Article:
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Urgent that mental health centres receive Covid-19 vaccination schedule – MHC

The Mental Health Commission (MHC) is not assured that a specific, timebound Covid-19 vaccination plan for residents and staff of mental health centres has been developed and shared with stakeholders.

The MHC has been in contact with individual mental health centres over the Christmas and New Year period as part of its ongoing remit to monitor, risk-rate and support units in the management and mitigation of the virus and many have confirmed to the MHC that they are still to receive a timeline from the Health Service Executive (HSE) for the roll-out of the Covid-19 vaccine in their facility.

The MHC is particularly concerned that centres which provide services for residents aged 65 and over – a cohort of people that was included in the first allocation group for Covid-19 vaccinations published by the government prior to Christmas – have not received a vaccination schedule at this point.

In total, 26 of 66 approved mental health centres regulated by the MHC provide services, or are registered to provide services, to long-stay residents aged 65 and over. The MHC has been in direct contact on Monday, January 4th with 21 of those 26 centres, of which 19 confirmed that they have not received a vaccination schedule. There are approximately 600 dedicated beds for people aged 65 and over in these 26 long-stay approved centres.

“The MHC has been liaising with the HSE in relation to a vaccination programme for approved mental health centres for a number of weeks now,” said the Chief Executive of the Mental Health Commission, John Farrelly. “As of this morning,  we still have not received assurance from the HSE as to when they plan to vaccinate residents and staff of mental health centres. This is despite the fact that nursing homes have already received a vaccination plan for their own residents and staff.

“We understand that it there is a tiered vaccination programme and that this is gradually being rolled-out across the country, but we need the 26 older-age mental health centres prioritised and a schedule developed and shared as a matter of urgency with the MHC and the relevant centres,” added Mr Farrelly. “This plan needs to specify dates for vaccination. It also needs to be mindful that not all centres are aligned to acute hospitals or governed by the HSE. Following that, we need to ensure that the remaining 40 mental health centres are looked after, and those residents similarly protected.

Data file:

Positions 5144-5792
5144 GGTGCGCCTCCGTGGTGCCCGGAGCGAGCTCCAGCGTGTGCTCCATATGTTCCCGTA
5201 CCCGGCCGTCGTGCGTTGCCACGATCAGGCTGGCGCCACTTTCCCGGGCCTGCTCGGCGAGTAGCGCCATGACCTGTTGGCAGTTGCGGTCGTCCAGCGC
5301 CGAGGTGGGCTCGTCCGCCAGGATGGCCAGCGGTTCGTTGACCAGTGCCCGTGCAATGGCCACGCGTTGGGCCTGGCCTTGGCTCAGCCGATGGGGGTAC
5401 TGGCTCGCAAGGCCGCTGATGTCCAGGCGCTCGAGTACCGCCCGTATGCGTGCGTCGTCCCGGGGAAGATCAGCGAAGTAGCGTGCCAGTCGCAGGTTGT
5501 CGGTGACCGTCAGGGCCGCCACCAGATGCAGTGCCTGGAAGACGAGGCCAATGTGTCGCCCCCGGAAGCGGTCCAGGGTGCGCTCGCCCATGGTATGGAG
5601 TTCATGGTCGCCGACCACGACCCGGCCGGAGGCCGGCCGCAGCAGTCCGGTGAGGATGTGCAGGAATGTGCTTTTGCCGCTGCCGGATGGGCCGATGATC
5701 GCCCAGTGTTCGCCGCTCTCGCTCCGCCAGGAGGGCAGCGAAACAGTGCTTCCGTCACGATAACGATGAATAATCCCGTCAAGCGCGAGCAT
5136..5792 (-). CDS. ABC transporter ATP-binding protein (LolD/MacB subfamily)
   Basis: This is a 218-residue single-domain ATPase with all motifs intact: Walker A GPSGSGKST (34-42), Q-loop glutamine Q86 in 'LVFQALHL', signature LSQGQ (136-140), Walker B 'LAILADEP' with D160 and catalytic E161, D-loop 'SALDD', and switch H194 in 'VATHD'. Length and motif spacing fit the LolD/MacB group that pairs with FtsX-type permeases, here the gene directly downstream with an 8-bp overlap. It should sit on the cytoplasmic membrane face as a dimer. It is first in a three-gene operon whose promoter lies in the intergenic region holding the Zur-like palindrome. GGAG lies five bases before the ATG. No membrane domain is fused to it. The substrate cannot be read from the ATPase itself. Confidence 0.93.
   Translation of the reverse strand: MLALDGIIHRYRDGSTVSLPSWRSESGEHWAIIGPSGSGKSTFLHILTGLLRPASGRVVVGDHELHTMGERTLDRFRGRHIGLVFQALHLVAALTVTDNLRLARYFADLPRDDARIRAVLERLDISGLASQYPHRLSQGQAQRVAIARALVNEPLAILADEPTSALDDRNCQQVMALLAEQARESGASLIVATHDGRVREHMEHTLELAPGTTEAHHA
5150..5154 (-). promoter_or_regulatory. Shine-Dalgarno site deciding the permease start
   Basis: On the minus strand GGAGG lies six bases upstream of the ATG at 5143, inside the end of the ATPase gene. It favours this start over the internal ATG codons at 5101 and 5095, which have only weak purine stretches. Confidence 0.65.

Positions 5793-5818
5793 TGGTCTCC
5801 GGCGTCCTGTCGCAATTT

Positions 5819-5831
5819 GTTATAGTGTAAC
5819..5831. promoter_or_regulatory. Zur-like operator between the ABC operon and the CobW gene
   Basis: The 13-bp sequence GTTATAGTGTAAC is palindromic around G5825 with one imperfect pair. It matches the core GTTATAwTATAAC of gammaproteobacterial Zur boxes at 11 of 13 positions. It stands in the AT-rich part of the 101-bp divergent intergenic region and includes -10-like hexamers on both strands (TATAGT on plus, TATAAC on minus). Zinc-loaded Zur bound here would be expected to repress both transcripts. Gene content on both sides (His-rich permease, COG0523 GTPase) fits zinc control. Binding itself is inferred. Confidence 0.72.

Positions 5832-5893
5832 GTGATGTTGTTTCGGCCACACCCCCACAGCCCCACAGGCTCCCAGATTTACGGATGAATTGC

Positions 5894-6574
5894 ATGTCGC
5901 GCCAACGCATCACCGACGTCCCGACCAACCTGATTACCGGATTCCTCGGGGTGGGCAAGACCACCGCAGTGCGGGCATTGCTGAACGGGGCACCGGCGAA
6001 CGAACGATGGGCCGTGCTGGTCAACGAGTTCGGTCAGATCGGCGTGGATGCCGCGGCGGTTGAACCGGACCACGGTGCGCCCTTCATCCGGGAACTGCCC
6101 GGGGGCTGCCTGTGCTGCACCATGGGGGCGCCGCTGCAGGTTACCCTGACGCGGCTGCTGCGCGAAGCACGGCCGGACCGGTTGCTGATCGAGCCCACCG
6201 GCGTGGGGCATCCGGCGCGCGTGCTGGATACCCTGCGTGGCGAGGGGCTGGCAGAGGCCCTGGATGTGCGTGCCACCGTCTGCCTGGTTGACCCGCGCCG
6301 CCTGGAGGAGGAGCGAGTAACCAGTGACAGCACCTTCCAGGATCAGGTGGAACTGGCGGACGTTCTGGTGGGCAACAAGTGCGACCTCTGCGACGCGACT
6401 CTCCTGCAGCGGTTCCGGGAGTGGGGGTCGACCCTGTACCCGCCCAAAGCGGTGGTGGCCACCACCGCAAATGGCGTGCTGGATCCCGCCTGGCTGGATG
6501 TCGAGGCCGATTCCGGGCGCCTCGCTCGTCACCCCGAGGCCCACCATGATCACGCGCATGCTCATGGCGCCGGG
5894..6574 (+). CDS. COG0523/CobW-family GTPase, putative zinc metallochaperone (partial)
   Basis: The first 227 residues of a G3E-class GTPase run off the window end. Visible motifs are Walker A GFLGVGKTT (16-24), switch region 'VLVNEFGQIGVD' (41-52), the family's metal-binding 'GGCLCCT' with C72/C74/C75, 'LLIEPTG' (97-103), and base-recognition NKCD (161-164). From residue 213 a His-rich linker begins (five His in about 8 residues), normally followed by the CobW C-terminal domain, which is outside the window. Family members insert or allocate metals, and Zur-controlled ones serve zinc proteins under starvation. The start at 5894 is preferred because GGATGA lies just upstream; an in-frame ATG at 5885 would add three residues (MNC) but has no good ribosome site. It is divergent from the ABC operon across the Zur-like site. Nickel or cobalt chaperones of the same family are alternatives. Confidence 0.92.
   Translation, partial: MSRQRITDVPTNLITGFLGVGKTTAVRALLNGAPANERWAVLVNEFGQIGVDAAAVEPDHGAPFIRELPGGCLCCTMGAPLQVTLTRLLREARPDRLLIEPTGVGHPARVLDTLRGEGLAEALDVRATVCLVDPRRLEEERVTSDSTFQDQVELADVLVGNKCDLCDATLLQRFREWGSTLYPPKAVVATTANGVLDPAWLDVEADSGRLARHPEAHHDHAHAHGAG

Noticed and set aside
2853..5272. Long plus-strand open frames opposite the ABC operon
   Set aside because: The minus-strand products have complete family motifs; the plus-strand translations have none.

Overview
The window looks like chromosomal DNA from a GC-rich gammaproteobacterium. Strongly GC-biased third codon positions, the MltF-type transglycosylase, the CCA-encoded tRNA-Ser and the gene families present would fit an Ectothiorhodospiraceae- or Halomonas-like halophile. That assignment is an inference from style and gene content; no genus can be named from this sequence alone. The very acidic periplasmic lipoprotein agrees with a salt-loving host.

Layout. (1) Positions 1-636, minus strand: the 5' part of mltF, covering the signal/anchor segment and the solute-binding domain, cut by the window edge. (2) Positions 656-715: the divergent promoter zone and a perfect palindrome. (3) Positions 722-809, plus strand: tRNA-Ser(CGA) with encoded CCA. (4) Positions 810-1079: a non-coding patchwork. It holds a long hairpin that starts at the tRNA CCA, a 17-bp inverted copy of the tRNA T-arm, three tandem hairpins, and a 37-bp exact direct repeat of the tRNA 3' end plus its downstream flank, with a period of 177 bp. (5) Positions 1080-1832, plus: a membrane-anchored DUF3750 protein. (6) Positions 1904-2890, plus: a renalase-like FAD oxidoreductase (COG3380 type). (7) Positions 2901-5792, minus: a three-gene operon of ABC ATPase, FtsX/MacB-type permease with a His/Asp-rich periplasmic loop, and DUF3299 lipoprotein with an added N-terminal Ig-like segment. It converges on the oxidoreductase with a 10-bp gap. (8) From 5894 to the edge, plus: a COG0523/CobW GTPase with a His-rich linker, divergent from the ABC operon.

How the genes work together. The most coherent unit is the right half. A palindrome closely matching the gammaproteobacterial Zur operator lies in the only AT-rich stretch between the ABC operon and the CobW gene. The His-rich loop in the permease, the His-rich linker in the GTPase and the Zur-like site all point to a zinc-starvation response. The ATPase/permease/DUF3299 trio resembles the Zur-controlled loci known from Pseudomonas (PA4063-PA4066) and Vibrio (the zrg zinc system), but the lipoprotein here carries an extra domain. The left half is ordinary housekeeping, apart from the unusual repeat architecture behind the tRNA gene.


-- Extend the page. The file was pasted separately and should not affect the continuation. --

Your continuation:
“As we all know by this stage, people aged 65 and over in long-term care are extremely vulnerable and must be equitably prioritised for vaccination. Whether they reside in a nursing home, a mental health centre or another facility should not matter.

“Vaccination is a key mitigation to protect older persons with mental illness from Covid-19. We are all mindful following our experiences over the past 10 months of how quickly the virus can spread in residential settings and cause deaths. A specific, timebound and transparent plan is required to mitigate the risk for mental health centres. It will also assure and provide confidence to patients, staff and family members at this time of great uncertainty.”

The MHC has requested that the HSE provide a vaccination plan for mental health centres and is working with the Department of Health to ensure that the matter is raised as a priority with NPHET and the government.

The MHC is also looking for assurance that a vaccination schedule is being developed for more than 114 unregulated community mental health residences, which, along with the approved centres, the MHC has been risk-rating for Covid-19 progression since April 2020.

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